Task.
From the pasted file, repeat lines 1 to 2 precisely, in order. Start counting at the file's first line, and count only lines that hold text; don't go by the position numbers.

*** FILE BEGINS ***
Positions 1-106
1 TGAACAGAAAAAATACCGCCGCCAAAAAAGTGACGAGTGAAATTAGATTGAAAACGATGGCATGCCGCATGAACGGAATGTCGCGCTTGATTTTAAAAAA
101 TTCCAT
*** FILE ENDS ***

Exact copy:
Positions 1-106
1 TGAACAGAAAAAATACCGCCGCCAAAAAAGTGACGAGTGAAATTAGATTGAAAACGATGGCATGCCGCATGAACGGAATGTCGCGCTTGATTTTAAAAAA